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Limited Edition. 6 vintage colored commemorative embossed quart jars with lids & bands. Last in the series. American Heritage Collection. Improved 100th anniversary. For all your preserving needs. Crafted for quality. Sealed for freshness. The American Heritage Collection: One hundred years ago, this jar was a vessel. What went inside was a product of a season of hard work. What came out was a quality freshness that fed a family or nourished soldiers far away. Between 1913 and 1915 the Ball Brothers introduced the Perfect Mason, the Perfection and the Improved. Even though these jars were discontinued in the years after World War I, they never went out of use. That's why we're bringing them back as a celebration - these jars are a part of American history. This collector's series is meant to honor the spirit of building, craftsmanship and innovation of past generations, which built a foundation of values for the future. These jars represent the hard work, passion and perseverance that made this country great. They are tangible proof that while hard times may fall, a stronger America will always rise again. The American spirit remains preserved with the American heritage collection of jars from the makers of ball brand jars. Because what was once made in America is still made in America. Here's to 100 more years. Over 130 years of research testing and advancing the art of fresh preservation go into every product we sell.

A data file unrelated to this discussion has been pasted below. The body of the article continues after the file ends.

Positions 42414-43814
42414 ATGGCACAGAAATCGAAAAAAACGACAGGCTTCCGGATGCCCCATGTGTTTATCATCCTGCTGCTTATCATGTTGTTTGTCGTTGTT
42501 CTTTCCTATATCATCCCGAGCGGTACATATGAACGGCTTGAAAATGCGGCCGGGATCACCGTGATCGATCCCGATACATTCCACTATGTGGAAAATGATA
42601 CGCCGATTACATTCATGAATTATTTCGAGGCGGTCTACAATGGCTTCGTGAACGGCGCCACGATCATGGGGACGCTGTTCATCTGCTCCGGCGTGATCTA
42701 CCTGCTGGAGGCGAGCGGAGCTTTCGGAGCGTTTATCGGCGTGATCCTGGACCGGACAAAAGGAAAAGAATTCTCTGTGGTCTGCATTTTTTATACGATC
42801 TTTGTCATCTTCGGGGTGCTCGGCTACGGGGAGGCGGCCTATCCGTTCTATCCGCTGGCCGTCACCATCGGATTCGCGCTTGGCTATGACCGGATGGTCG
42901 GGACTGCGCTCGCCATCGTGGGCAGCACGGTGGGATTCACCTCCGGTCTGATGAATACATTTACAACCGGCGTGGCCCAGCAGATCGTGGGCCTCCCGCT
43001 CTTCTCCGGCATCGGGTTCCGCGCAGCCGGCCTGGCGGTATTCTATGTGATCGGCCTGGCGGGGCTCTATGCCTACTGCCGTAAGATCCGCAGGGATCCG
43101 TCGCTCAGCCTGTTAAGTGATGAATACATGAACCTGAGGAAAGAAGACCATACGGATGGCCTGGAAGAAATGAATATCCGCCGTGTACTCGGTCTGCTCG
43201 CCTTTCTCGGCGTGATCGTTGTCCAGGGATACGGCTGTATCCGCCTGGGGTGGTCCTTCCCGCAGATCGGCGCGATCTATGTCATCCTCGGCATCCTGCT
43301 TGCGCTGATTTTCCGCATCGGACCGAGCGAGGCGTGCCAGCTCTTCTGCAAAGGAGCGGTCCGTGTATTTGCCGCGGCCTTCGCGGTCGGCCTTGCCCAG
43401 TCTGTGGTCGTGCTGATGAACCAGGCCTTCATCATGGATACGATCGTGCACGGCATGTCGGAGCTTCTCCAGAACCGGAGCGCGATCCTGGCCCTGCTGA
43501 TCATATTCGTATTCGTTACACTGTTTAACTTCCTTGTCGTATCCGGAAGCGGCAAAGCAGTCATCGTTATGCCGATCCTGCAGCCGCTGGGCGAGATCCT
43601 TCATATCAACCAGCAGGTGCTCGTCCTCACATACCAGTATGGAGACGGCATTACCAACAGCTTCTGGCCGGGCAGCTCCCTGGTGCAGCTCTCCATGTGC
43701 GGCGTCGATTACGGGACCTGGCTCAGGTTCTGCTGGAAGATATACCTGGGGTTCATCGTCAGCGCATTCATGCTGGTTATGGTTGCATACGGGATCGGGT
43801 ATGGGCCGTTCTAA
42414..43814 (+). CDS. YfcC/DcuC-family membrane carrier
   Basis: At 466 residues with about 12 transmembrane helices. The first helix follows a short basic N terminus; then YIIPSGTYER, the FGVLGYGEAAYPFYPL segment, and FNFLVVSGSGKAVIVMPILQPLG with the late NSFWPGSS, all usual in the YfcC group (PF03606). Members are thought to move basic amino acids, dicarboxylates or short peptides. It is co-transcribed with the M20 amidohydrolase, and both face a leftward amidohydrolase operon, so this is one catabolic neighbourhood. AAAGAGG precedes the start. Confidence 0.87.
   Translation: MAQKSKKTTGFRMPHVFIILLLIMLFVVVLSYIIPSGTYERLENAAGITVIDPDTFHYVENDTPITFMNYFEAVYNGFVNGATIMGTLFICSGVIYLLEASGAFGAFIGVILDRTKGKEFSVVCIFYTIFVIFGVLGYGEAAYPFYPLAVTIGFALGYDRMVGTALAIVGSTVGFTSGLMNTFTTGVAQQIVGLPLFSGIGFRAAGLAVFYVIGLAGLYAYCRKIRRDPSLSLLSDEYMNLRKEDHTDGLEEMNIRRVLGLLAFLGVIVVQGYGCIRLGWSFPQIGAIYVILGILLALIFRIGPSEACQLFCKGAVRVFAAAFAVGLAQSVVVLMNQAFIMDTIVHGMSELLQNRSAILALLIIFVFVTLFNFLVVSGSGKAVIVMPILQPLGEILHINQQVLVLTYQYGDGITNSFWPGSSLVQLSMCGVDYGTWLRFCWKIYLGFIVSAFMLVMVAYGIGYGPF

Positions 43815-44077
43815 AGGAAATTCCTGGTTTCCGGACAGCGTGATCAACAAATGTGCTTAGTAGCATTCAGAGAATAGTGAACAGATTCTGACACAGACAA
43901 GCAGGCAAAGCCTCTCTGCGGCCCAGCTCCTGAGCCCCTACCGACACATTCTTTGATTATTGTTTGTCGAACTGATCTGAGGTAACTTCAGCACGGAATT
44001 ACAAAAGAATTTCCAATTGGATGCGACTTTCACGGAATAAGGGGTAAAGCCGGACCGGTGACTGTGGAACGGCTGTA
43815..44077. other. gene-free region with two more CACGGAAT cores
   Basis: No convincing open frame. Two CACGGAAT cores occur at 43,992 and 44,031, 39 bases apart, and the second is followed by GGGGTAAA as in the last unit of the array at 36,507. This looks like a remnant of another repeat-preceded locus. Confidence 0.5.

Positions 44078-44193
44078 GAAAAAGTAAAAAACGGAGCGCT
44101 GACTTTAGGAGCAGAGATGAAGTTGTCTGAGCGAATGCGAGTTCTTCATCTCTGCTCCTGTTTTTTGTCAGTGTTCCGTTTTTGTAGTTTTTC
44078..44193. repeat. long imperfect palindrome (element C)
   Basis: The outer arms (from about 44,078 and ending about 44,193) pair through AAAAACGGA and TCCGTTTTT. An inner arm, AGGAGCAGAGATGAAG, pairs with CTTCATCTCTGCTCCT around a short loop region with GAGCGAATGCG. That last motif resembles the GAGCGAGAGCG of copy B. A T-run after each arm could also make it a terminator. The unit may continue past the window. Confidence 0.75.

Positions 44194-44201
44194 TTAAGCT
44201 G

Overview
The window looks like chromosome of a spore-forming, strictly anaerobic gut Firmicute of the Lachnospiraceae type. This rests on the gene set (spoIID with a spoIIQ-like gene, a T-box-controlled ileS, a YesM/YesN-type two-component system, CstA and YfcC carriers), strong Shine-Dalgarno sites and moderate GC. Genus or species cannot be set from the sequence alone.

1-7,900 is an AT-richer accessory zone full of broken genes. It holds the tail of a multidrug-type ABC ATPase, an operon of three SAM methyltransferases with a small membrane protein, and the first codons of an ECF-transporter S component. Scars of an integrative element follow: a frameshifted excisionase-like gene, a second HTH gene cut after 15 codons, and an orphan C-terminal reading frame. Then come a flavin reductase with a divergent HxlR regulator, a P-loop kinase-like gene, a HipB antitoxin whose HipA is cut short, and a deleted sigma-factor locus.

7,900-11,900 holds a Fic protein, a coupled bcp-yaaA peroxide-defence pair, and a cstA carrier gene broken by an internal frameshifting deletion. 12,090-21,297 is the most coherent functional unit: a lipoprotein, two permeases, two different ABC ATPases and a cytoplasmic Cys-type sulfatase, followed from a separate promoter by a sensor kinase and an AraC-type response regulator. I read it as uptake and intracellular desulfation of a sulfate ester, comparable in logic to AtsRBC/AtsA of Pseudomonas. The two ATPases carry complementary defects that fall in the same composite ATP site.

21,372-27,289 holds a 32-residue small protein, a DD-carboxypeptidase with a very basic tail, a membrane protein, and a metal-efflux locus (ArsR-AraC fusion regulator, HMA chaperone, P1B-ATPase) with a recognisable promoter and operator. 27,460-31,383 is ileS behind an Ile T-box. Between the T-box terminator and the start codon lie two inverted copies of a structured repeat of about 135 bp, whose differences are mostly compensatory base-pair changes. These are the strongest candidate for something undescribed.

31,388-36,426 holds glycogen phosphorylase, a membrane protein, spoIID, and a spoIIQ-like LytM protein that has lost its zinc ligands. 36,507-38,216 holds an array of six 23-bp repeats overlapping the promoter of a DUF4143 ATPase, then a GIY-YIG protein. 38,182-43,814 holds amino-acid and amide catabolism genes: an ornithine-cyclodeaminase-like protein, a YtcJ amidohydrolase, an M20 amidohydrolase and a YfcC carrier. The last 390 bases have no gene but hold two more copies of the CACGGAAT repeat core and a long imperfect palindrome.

Complete Home Canning: What You Need: Canning recipe - see Ball Blue Book guide to preserving or FreshPreserving.com for recipes; fresh ingredients; jars and two-piece lids (lids and bands). Prepare Your Gear & Create Your Recipe: Wash jars, lids and bands in hot, soapy water. Rinse well. Jars must be kept warm until ready to use, in order to minimize risk of breakage when filling with hot food. You can heat them in the pot of simmering water, or in a heated dishwasher. Prepare food using fresh ingredients and a tested recipe for home canning. Waterbath Canning: To can tomatoes, salsa, pickles, jellies, jams, fruits (whole, sauces, chutneys, pie fillings, etc.) and other high-acid foods. You Also Need: Ball 21-Quart Waterbath Canner or equally large stockpot with a Ball Canning Rack, or for small batches, a Ball Canning Discovery Kit. Prepare Jars: Fill pot with enough water to cover jars with at least 1 inch of water and heat to simmer (180 degrees F). Fill each hot jar with prepared food. Follow canning recipe for correct fill-level. Each jar needs space between the food and the rim (headspace) to allow for food expansion. Tip: Air bubbles inside jar can impact cooking effectiveness. Remove bubbles by sliding a small non-metallic spatula inside the jar, gently pressing food against the side of the jar. Wipe any food from the rim of the jar. Center new lid on the jar, then twist on band just until fingertip tight. Ensure bands are not over-tight - air inside jar must be able to escape during canning. Process Jars: Place filled jars onto rack, then lower into simmering water, ensuring jars are covered by 1 inch of water. Cover with lid, and heat to steady boil. Boil jars for the time specified in recipe, adjusting for altitude (see chart). Turn off heat and let jars stand in water for 5 minutes. Remove from water and cool jars upright on wire rack or towel on countertop for 12 hours. Tip: After removing jars from the canner, do not re-tighten bands that may have come loose during canning, so as not to interfere with the sealing process within the first 12 hours. Check the Seal: Press on center of cooled lid. If jar is fully sealed, the lid will not flex up or down. If the lid flexes, the jar did not seal properly. You may refrigerate for immediate use. Or for directions on how to safely re-process the jar, see FreshPreserving.com or the Ball Blue Book guide to preserving for detailed instructions. Store sealed jars in pantry for up to 1 year. Jars may be stored without bands, or you may clean underside of bands to ensure no moisture is trapped during storage. Enjoy your homemade food or give as a gift. For pressure canning instructions please see FreshPreserving.com or the Ball Blue Book guide. Altitude Chart: For Waterbath Canning: 1,001 - 3,000 Feet: Increase processing time 5 minutes; 3,001-6000 Feet: Increase processing time 10 minutes; 6,001-8000 Feet: Increase processing time 15 minutes; 8,001-10,000 Feet: Increase processing time 20 minutes. For Pressure Canning: 0-1,000 Feet: weighted gauge 10, dial gauge 11; 1,001-2,000 Feet: weighted gauge 15, dial gauge 11; 2,001-4,000 Feet: weighted gauge 15, dial gauge 12; 4,001-6,000 Feet: weighted gauge 15, dial gauge 13; 6,001-8,000 Feet: weighted gauge 15, dial gauge 14; 8,001-10,000 Feet: weighted gauge 15, dial gauge 15. If you are preserving at an altitude higher than 1,000 feet above sea level, adjust waterbath processing time as indicated for waterbath canning. For pressure canning adjust pounds pressure as indicated. Altitude Chart: For Waterbath Canning: 1,001 - 3,000 Feet: Increase processing time 5 minutes; 3,001-6000 Feet: Increase processing time 10 minutes; 6,001-8000 Feet: Increase processing time 15 minutes; 8,001-10,000 Feet: Increase processing time 20 minutes. For Pressure Canning: 0-1,000 Feet: weighted gauge 10, dial gauge 11; 1,001-2,000 Feet: weighted gauge 15, dial gauge 11; 2,001-4,000 Feet: weighted gauge 15, dial gauge 12; 4,001-6,000 Feet: weighted g
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